Whether you call it sustainable tourism, soft tourism, integrative tourism, or fair travelling: what is meant is tourism which is fair towards the environment and the people in the destinations, which provides the local population with economic prospects, which is mindful of cultural identities and which preserves natural resources. Among experts, the term "sustainable tourism" has prevailed and it has also been enshrined in the United Nations principles.
Sustainable development according to the UN Earth Summit of 1992 was defined as "development which meets the needs of the present without compromising the ability of future generations to meet their own needs".
In the 1990s, this guiding principle was adopted by many organisations in the tourism sector and adapted for practical implementation in the tourism industry. The term "sustainable tourism" was thus established and, in 1999, defined by the German Forum on Environment and Development as follows: Sustainable tourism has to meet social, cultural, ecological and economic requirements. Sustainable tourism holds a long-term view, for present and future generations, is ethically and socially just and culturally adapted, ecologically viable and economically sensible and productive.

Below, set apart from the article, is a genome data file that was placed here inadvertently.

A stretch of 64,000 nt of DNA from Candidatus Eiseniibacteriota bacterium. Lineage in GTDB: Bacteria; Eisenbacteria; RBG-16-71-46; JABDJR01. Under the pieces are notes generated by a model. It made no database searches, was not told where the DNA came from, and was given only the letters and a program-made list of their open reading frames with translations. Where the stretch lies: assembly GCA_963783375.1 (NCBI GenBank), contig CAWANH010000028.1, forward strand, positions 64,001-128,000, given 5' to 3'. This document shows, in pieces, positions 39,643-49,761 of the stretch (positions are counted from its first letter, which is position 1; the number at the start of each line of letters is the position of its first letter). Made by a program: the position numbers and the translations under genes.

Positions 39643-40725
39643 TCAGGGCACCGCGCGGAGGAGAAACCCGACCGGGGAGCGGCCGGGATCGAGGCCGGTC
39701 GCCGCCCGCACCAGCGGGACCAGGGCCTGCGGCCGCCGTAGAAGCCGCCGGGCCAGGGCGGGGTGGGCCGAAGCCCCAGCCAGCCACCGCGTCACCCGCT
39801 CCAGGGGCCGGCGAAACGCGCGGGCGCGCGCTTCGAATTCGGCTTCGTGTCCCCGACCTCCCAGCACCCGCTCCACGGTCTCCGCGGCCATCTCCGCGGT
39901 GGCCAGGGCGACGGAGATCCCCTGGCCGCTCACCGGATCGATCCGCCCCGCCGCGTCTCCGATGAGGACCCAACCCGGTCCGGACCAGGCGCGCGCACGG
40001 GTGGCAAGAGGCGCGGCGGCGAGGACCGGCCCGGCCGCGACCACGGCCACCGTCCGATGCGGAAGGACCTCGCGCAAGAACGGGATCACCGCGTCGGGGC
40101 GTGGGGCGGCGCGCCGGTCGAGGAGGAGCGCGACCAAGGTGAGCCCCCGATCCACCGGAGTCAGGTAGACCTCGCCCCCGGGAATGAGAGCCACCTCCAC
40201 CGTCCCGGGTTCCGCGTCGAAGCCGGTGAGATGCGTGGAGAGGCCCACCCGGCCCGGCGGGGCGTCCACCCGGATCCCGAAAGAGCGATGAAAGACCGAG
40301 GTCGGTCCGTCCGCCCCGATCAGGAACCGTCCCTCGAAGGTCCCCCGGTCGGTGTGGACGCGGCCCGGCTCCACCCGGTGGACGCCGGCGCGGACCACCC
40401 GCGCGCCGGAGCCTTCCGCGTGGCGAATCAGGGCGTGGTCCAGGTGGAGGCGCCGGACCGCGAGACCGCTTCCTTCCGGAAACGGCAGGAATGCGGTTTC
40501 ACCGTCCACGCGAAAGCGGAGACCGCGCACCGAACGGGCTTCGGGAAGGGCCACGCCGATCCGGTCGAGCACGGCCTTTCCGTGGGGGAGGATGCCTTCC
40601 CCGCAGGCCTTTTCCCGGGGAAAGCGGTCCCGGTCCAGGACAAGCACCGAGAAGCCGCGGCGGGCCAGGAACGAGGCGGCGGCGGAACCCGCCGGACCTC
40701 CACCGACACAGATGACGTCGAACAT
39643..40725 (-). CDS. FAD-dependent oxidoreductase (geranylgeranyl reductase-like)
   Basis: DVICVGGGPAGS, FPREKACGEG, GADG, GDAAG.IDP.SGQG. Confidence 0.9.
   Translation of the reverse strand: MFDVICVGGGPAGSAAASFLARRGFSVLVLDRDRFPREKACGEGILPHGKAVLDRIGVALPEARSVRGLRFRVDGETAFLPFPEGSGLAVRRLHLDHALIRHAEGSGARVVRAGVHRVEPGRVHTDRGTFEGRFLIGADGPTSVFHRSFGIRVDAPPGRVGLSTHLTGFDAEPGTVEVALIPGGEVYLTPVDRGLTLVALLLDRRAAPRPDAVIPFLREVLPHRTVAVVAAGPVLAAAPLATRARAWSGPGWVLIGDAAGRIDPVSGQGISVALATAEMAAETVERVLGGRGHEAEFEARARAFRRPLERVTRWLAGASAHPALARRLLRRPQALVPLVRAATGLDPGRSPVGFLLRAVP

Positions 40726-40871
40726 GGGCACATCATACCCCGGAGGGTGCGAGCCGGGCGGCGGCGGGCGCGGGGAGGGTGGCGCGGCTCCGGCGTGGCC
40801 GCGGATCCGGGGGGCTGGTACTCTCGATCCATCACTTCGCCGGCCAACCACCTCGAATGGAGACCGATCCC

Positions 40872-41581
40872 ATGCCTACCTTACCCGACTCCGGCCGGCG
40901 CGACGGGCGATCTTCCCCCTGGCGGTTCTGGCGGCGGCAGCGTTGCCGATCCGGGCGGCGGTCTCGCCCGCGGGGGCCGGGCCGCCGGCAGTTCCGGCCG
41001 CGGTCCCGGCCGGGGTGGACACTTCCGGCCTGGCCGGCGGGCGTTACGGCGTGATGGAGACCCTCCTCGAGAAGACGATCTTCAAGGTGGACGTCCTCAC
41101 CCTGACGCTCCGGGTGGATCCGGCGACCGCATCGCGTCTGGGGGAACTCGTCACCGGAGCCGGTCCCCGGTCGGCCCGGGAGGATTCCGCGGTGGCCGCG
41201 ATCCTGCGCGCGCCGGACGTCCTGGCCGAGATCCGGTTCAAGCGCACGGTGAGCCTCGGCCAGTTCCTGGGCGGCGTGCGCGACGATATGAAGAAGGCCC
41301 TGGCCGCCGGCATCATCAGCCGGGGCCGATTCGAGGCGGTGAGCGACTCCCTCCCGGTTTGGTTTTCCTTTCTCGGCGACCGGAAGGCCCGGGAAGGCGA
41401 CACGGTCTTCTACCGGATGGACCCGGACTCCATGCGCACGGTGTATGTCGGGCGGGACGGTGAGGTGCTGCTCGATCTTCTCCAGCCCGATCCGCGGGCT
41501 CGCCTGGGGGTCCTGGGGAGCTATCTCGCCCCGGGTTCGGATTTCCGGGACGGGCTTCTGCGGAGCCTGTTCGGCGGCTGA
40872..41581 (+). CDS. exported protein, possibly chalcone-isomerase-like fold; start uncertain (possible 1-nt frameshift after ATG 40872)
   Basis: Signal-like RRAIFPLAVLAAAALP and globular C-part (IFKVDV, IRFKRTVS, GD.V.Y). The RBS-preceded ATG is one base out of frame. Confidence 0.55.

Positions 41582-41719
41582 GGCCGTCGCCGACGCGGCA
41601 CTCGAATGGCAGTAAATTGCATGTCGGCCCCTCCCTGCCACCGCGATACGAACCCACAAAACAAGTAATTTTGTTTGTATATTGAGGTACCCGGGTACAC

Nowadays, the concept of sustainable tourism largely replaced the term of soft tourism, which had been conceived in contrast to hard tourism (= mass tourism) in the 1980s. Likewise, ecotourism is not the same as sustainable tourism, as the former is often associated with the observation of flora and fauna, whereas sustainable tourism is a far more comprehensive concept and is designed to be applicable in the entire tourism system ‒ in mass tourism, too.